The network will already have the finalized weights, and the algorithm for computing the forward pass of the network is given to you. You’ll be speeding up the forward pass so that it can classify at a much quicker rate.

Step 1: Understanding the Code

Please read this section before trying to implement anything! There is quite a bit of code in this project, so it’s crucial that you have at least a high-level understanding of each file.

This project is also more open-ended than previous projects—you can speed up the application in any number of ways as long as it still produces the correct results. Don’t let this intimidate you! It is absolutely possible to get the required speedup without doing every possible optimization.

Directory Structure

When you pull the starter files from the GitHub classroom repository, your top-level directory structure should look like this:


For this project, the only files you should change (and will submit) are:

  • layers.c
  • network.c
  • volume.c

This implies that while you are free to write your own helper methods in any of these files, their use will be restricted to that file since you will not be editing the .h files.

For convenience, we have provided the layers_baseline.c, network_baseline.c, and volume_baseline.c files. These _baseline.c files should not be modified when you’re writing your optimized code; they are there so that you can

  1. Measure your speedup and
  2. Reference a fully-correct (albeit slow) implementation.

Code Overview

There are a number of datatypes that are used in this project. By datatype, we mean structs that have been typedef‘d to have meaningful names. We highly encourage that you look around in the .h files to see what fields each datatype has. The header files are also where you’ll find a high-level description of what each function does. For the layers_baseline.c implementation, there are also comments with detailed explanations of what the code is doing.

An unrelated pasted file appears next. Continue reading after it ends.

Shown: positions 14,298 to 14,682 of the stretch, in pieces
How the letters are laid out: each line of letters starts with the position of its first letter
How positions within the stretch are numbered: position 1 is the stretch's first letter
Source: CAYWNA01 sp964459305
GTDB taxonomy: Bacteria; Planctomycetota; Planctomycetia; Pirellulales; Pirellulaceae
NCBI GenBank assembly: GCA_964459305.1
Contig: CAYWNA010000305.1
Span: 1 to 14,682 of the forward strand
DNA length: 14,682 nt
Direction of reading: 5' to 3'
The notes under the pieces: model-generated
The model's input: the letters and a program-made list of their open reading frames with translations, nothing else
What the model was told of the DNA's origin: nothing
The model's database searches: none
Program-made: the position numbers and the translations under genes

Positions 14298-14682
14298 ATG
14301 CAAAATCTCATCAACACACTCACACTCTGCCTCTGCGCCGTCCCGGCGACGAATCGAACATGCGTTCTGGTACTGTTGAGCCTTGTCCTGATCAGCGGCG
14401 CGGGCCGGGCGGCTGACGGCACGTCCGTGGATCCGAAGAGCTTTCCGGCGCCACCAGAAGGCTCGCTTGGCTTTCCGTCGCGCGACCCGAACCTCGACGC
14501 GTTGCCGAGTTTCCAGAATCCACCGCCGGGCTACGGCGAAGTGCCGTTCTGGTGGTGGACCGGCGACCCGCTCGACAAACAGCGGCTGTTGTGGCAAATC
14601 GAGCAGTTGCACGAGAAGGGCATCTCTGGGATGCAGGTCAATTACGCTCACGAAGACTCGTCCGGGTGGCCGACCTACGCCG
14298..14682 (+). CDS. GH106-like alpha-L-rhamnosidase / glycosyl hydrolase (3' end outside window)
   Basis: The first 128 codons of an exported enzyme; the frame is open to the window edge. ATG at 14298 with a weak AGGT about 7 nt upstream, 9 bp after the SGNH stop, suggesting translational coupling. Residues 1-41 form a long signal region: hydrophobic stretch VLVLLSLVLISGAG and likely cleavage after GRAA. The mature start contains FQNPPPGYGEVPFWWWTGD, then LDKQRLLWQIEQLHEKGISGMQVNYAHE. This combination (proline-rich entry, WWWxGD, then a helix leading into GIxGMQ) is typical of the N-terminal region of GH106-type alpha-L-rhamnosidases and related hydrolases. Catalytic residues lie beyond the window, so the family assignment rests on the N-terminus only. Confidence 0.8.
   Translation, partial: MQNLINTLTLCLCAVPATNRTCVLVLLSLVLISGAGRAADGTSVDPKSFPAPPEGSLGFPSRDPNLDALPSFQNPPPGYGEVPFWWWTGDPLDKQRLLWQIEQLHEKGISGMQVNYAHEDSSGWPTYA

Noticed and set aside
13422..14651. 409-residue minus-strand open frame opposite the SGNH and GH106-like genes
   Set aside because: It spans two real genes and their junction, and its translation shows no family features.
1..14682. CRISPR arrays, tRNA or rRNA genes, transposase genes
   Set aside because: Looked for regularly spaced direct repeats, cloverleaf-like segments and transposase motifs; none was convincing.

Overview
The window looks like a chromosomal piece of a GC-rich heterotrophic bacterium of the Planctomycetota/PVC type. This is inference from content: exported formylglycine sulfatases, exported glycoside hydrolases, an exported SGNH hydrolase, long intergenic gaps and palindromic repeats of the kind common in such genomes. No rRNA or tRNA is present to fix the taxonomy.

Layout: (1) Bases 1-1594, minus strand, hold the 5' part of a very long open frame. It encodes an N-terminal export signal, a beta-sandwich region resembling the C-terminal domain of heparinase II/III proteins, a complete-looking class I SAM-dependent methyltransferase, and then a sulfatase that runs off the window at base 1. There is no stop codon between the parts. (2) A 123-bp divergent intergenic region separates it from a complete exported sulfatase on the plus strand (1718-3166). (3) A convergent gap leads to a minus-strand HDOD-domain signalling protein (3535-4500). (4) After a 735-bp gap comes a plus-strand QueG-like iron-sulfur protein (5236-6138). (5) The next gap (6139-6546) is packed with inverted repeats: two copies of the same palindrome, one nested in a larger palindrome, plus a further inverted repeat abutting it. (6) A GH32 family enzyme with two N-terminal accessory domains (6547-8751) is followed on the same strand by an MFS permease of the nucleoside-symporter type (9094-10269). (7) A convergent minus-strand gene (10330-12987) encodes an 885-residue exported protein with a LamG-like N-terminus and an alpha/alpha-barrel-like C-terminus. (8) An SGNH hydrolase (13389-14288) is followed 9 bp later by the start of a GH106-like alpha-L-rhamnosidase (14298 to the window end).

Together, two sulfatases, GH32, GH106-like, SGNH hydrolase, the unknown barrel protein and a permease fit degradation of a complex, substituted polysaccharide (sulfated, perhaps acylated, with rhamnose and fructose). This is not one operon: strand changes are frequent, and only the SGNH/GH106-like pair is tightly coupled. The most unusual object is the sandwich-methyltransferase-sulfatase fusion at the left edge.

The first datatype we’ll consider is the volume_t type, which contains a three-dimensional array (or Volume) of doubles. These are used to represent both the results of each layer, as well as the weights for some of the layers themselves.

Next, we have a number of different kinds of layers: conv, relu, pool, fc, and softmax. You do not need to understand what these different layers are doing, but each of them has:

  • A data structure holding a description of the layer’s parameters. Note that each layer has a fixed set of parameters that don’t change during execution. They determine (for example) the size of its input and output volumes, and are set when the CNN is defined. For example, the CNN we are using has 3 conv layers, each with slightly different parameters.
  • A *_forward function which performs the layer’s main operation. These functions first take the layer’s struct, as well as an array of pointers to input and output volumes. They also accept start and end indices into this array. This allows each layer to process a batch of inputs at once, which you may use for your optimizations. For example, you could have an array with pointers to input volumes and set start = 5 and end = 9 to process inputs 5,6,7,8,9 at once and write the results into the corresponding entries of the output array.
  • Two functions, make_* and *_load. The first generates a layer with a specific set of parameters, the second loads any weights for this layer from the file system.

The final important data structure is network_t, which holds all the information describing the CNN. This includes all layers, and an instance of each of the different intermediate Volumes. Note that these Volumes are not used for actually storing data (this is done by the batches we will describe below). They are there to make the dimensions of the different volumes easily available in one place.

All intermediate data is represented as batches. You can think of them as the intermediate data associated with a set of input images. While their type looks complicated (batch_t is shorthand for volume_t**), these are just two-dimensional arrays of pointers to Volumes. The first dimension tells you which layer the Volume belongs to (i.e., V0, V1, etc. in the figure above) and the second dimension tells you which input you are looking at. In the starter code we gave you, we only ever look at batches of size 1 (i.e., we process one sample at a time), but you may need to modify your program to consider larger batches, in order to parallelize computation. Batches can be allocated using the make_batch function and are freed with free_batch.